• Because The U.S. Maintains A Trade Embargo Against Cuba Despite Opposition From The Entire World

    For 21 years, the <a href="http://news.yahoo.com/u-n-urges-end-u-cuba-embargo-21st-192516276.html">U.N. has condemned the U.S. embargo against Cuba</a> and for 21 years the United States has ignored it. Some 188 nations voted against the embargo this year, with only the U.S. itself, Israel, Palau opposing.

  • Because The U.S. Engineered A Coup Against The Democratically Elected Government Of Guatemala In 1954

    At the behest of United Fruit Company, a U.S. corporation with extensive holdings in Central America, the CIA helped engineer the overthrow of the Guatemalan government in 1954, ushering in decades of civil war that resulted in the loss of hundreds of thousands of lives.

  • Because The U.S. Backed The Salvadoran Military As It Committed Atrocities In The 1980s

    El Salvador's military <a href="http://www.pbs.org/itvs/enemiesofwar/elsalvador2.html">committed atrocities throughout the 1980s with U.S. funding</a>.

  • Because The U.S. Invaded Haiti and Occupied It For Almost 20 Years

    Woodrow Wilson ordered the Marines to <a href="http://history.state.gov/milestones/1914-1920/Haiti">invade and occupy Haiti in 1915</a> after the assassination of the Haitian president. The troops didn't leave until 1934.

  • Because The U.S. Invaded Haiti Again In 1994

    One invasion wasn't good enough. The U.S. <a href="http://wws.princeton.edu/research/cases/haiti.pdf">military returned in 1994</a>.

  • Because The U.S. Trained Military Leaders Who Committed Atrocities In Latin America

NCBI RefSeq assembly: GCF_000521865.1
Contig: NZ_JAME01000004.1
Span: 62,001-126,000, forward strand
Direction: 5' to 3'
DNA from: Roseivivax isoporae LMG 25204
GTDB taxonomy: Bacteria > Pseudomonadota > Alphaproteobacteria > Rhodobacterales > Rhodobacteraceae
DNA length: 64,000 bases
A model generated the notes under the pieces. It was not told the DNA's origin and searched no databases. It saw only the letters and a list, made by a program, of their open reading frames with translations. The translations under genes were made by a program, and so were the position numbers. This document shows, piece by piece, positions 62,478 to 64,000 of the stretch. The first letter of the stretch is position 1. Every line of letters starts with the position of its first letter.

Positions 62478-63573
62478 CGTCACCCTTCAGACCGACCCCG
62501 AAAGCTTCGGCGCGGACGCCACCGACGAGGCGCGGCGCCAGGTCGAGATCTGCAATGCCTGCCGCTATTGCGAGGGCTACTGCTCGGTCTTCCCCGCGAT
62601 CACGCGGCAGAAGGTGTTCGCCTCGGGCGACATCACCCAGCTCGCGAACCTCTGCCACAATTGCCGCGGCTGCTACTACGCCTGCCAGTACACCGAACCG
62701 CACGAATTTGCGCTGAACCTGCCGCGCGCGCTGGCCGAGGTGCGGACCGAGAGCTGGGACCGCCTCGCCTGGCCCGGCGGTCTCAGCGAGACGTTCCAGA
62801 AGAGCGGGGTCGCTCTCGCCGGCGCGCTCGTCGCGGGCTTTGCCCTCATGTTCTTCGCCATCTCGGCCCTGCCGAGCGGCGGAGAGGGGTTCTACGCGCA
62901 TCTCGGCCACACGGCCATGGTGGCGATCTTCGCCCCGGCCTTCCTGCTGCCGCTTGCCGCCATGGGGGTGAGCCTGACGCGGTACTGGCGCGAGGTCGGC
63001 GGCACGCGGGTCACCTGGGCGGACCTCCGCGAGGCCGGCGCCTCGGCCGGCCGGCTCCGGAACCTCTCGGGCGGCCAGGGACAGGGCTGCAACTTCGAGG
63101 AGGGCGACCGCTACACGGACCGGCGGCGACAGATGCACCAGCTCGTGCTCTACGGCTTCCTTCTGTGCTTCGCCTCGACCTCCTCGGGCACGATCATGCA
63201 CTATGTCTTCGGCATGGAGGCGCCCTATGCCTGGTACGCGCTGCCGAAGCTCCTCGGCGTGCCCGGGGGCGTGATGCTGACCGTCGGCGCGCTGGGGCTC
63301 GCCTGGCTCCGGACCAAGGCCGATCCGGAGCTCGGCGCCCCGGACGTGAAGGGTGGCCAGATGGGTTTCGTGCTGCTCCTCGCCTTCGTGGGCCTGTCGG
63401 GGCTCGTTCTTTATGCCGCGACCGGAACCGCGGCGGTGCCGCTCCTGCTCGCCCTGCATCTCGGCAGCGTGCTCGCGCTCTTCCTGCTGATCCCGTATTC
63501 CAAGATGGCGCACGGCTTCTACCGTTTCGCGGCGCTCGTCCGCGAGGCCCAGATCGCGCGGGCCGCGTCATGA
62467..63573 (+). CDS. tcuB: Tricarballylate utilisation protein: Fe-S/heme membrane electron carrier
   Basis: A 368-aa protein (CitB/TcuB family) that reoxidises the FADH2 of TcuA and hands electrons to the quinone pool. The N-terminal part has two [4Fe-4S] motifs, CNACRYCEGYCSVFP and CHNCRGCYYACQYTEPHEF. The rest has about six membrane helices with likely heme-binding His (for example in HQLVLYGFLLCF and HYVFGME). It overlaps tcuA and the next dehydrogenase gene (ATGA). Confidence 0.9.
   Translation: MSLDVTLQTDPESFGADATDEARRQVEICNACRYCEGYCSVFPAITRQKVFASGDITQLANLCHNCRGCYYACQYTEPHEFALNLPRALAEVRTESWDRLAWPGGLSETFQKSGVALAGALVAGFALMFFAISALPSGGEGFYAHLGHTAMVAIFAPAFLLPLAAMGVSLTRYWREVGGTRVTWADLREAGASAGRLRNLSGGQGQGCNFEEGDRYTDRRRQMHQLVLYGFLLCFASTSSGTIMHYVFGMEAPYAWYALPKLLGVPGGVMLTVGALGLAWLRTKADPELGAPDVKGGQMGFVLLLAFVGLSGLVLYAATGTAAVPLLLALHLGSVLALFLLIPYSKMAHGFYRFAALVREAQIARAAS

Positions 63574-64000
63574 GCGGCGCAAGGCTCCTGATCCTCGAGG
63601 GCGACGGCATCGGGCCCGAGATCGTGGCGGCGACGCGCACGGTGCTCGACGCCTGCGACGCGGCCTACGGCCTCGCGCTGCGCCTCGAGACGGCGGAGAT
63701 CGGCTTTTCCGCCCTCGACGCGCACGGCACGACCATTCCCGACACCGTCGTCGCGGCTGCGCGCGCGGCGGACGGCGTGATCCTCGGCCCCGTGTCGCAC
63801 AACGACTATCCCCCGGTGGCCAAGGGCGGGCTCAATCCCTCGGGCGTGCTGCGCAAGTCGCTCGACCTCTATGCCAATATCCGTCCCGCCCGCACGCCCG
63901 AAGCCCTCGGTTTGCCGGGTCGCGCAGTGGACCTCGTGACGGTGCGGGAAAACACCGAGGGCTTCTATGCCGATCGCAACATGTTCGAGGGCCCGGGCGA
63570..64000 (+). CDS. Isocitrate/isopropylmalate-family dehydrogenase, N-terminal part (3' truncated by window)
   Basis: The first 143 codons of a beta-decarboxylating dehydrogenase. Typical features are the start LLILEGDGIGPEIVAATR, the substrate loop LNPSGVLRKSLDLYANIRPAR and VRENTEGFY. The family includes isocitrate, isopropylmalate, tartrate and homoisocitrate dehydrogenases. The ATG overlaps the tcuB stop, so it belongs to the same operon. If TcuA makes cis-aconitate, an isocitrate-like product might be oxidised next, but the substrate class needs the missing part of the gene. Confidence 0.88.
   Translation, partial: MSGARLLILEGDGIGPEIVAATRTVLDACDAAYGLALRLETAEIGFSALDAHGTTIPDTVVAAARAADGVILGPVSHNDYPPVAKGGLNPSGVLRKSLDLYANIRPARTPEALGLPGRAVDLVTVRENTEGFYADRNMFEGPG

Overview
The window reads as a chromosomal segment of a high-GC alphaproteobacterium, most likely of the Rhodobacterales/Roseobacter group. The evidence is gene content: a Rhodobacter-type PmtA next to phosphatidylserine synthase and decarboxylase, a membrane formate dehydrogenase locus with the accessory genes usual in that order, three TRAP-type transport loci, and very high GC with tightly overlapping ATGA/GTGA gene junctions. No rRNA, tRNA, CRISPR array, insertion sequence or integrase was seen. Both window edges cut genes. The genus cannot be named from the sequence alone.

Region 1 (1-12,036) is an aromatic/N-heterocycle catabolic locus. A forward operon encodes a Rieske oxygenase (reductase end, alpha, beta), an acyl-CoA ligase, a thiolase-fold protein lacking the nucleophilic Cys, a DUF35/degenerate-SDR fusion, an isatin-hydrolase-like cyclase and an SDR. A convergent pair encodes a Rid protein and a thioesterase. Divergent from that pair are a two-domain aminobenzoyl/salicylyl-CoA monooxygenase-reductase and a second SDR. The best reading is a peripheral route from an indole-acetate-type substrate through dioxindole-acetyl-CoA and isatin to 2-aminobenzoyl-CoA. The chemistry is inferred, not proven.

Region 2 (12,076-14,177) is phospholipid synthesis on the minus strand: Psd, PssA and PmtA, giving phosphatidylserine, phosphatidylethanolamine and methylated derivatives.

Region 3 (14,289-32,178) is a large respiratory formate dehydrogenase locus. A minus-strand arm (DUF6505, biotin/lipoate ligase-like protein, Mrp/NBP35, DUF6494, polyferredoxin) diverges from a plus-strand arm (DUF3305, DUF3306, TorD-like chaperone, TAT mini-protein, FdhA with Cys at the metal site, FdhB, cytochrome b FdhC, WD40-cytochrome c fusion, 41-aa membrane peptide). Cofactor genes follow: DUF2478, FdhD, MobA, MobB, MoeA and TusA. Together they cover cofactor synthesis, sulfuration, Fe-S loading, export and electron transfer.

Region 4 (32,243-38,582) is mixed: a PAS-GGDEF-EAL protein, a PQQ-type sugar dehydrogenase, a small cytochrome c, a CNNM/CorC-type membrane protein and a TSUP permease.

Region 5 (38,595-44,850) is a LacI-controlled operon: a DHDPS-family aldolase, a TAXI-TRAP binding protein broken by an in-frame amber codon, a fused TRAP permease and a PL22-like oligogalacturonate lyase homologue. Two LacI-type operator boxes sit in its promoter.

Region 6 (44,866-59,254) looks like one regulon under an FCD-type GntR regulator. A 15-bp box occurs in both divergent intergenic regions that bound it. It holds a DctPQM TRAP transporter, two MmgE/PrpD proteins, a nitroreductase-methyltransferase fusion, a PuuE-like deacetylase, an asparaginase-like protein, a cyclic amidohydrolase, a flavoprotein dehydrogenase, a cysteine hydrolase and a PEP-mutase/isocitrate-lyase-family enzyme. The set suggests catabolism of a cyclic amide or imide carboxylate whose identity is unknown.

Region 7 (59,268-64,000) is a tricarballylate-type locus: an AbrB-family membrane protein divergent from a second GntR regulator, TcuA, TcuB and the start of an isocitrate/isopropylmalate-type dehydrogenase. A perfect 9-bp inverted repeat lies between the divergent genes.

The School of the Americas in Ft. Benning, Georgia, trained soldiers and generals responsible for massacres and torture of tens of thousands of Latin Americans, <a href="http://www.aljazeera.com/programmes/insidestoryamericas/2012/09/201292081054585410.html">according to Al Jazeera</a>.

  • Because The U.S. Backed Dictator Rafael Trujillo

    Rafael Trujillo Sr. (Photo by Hank Walker//Time Life Pictures/Getty Images)

  • Because The U.S. Invaded Cuba And Undermined The Island's Independence

    The so-called "Spanish-American War" began in 1868 with the first of a series of three wars for Cuban independence. In 1898, the U.S. got involved, invading Cuba and occupying the island after forcing Spain to give it. The United States then forced Cuba to <a href="http://www.ourdocuments.gov/doc.php?flash=true&doc=55">accept the odious Platt Amendent to its Constitution</a>, which allowed the United States to intervene in the country militarily and established the U.S. military base at Guantánamo.

  • Because The U.S. Colonized Puerto Rico

    As long as you're invading Cuba, <a href="http://www.history.com/this-day-in-history/puerto-rico-invaded">why not take Puerto Rico</a> as well? The United States invaded in 1898 and the island remains a U.S. territory today.